Prepared Foods talks Latin food trends, tastes and ingredients with Anna Cheely, chef and senior scientist at Kalsec Inc. Kalsec, Kalamazoo, Mich., is an international leading supplier of natural spice and herb extracts, colors, antioxidants, advanced hop products, dry products and nutritional ingredients for the manufactured food, beverage, nutritional and pharmaceutical markets.

Prepared Foods: Last year certainly was a difficult one for restaurant, which contribute so much to food and flavor trends. Even so, let’s talk about new Latin-inspired foods and drinks. Looking back on the year, were you able to observe any shifts—either involving finished products or trending ingredients-flavors? 

Anna Cheely: A lot has changed around the world since January 2020, when we predicted five industry trends for the year. The ongoing pandemic has forced companies and individuals to repeatedly adjust to changing circumstances, and unfortunately, it’s not over yet.

Even so, many of the culinary trends we anticipated in early 2020 pair well with Latin-inspired flavors. For example, we saw a growing desire for authentic global flavors, both at restaurants and in packaged convenience products. Additionally, a resurgence of interest in classic, familiar flavors has increased demand for regional cuisine and more premium formats of old favorites. Specifically, the proliferation of Mexican flavors increased significantly in the U.S., from hot and spicy peppers to fresh, bright citrus notes.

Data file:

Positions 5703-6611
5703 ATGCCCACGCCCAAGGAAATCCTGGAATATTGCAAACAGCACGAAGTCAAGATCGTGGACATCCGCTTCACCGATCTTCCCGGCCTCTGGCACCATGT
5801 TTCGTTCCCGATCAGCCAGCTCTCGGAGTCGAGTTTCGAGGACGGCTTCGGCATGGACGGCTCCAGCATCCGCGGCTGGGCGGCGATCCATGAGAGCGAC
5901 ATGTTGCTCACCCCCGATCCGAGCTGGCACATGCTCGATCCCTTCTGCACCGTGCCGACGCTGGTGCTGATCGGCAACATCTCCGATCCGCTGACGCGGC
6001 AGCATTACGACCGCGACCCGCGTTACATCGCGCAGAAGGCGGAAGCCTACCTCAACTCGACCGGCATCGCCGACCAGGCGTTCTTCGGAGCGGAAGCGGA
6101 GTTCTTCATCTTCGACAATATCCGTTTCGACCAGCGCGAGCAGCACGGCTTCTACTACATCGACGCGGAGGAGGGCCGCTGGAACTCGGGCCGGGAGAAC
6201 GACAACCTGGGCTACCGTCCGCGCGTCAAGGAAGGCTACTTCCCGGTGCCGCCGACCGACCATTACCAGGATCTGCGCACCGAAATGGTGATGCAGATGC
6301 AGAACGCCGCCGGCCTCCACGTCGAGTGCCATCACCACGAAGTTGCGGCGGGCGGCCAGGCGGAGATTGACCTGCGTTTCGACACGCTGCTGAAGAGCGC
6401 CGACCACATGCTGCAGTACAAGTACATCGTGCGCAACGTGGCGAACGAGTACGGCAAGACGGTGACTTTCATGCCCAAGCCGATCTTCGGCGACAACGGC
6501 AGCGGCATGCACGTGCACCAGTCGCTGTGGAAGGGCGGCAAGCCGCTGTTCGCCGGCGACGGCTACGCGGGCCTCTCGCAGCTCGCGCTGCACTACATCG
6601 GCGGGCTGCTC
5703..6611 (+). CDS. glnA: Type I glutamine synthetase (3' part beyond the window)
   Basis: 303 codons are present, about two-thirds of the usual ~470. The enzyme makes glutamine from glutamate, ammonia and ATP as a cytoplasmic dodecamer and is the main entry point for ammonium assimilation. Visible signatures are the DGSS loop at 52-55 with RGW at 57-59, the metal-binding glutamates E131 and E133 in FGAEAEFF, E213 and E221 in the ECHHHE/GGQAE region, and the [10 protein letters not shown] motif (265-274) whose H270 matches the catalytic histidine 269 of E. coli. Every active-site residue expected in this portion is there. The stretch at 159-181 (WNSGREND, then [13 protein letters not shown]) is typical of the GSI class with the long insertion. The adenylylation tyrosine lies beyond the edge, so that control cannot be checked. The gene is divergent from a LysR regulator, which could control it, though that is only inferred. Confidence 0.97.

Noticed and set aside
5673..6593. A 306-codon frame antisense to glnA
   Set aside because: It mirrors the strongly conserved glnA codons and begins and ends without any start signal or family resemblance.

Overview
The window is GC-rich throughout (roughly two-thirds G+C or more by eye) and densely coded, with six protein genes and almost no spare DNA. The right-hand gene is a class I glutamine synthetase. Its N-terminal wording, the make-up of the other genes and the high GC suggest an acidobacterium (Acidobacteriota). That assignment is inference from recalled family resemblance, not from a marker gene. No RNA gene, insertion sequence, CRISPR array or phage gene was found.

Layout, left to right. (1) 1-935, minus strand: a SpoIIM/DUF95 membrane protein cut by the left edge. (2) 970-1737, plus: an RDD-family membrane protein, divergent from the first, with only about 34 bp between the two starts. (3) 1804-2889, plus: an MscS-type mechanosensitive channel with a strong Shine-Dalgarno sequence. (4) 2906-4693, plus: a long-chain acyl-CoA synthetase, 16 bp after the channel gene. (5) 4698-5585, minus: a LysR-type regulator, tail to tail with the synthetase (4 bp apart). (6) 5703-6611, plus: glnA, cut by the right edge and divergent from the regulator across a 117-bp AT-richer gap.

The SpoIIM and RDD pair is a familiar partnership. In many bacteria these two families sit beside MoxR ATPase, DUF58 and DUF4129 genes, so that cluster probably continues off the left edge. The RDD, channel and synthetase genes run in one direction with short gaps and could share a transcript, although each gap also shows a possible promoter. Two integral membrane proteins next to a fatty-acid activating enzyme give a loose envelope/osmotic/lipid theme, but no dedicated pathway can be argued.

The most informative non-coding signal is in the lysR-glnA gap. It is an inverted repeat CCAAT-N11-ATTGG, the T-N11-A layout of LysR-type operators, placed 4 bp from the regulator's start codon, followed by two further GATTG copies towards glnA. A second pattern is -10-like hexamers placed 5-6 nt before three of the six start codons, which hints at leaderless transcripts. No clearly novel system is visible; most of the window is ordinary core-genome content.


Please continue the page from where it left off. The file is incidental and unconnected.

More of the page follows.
We also foretold a rise in savory snacking and plant-based proteins, with greater consumer interest in clean label products. Hybrid plant- and animal-based protein blends, as well as alternatives for chicken, seafood, sausage and deli meats are being introduced into new markets. 

Consumers want fewer processed products and more “free-from” options, and they expect brands to communicate where their food originated, how it was grown or raised, and whether the product and company are sustainable. These trends all align with the desire for more savory snacks made with global flavors.

PF: Any thoughts or predictions for trending Latin foods and flavors in this coming year, 2021? What factors continue to influence these shifts? 

Cheely: In our recently released 2021 Food Trends report, we anticipated growing interest in Latin American foods and flavors following the 2020 global trend for Mexican flavors. We see that many consumers crave new and adventurous foods and are more open to experimentation in the kitchen. Therefore, we predict flavors such as horchata, tepache, coquito, and salsa macha will become more sought-after around the world.